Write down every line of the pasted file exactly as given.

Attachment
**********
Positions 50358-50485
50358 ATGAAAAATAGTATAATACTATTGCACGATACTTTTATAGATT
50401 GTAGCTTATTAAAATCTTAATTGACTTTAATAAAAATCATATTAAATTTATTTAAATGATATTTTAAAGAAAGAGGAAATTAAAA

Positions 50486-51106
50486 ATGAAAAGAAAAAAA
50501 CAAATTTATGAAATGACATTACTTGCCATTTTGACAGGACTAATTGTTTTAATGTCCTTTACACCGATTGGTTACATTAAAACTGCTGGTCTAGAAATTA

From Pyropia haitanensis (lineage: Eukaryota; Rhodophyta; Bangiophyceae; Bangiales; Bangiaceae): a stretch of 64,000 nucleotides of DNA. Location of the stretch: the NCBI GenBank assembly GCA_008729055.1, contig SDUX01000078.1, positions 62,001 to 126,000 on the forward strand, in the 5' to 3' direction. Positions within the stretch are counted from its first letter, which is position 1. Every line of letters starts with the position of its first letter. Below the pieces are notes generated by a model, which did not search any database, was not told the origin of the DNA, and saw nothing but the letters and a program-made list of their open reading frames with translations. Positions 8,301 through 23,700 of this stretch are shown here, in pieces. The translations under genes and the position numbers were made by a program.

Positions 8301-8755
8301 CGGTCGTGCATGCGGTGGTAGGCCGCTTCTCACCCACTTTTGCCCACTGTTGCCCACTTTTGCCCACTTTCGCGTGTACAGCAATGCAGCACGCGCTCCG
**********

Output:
Positions 50358-50485
50358 ATGAAAAATAGTATAATACTATTGCACGATACTTTTATAGATT
50401 GTAGCTTATTAAAATCTTAATTGACTTTAATAAAAATCATATTAAATTTATTTAAATGATATTTTAAAGAAAGAGGAAATTAAAA

Positions 50486-51106
50486 ATGAAAAGAAAAAAA
50501 CAAATTTATGAAATGACATTACTTGCCATTTTGACAGGACTAATTGTTTTAATGTCCTTTACACCGATTGGTTACATTAAAACTGCTGGTCTAGAAATTA

From Pyropia haitanensis (lineage: Eukaryota; Rhodophyta; Bangiophyceae; Bangiales; Bangiaceae): a stretch of 64,000 nucleotides of DNA. Location of the stretch: the NCBI GenBank assembly GCA_008729055.1, contig SDUX01000078.1, positions 62,001 to 126,000 on the forward strand, in the 5' to 3' direction. Positions within the stretch are counted from its first letter, which is position 1. Every line of letters starts with the position of its first letter. Below the pieces are notes generated by a model, which did not search any database, was not told the origin of the DNA, and saw nothing but the letters and a program-made list of their open reading frames with translations. Positions 8,301 through 23,700 of this stretch are shown here, in pieces. The translations under genes and the position numbers were made by a program.

Positions 8301-8755
8301 CGGTCGTGCATGCGGTGGTAGGCCGCTTCTCACCCACTTTTGCCCACTGTTGCCCACTTTTGCCCACTTTCGCGTGTACAGCAATGCAGCACGCGCTCCG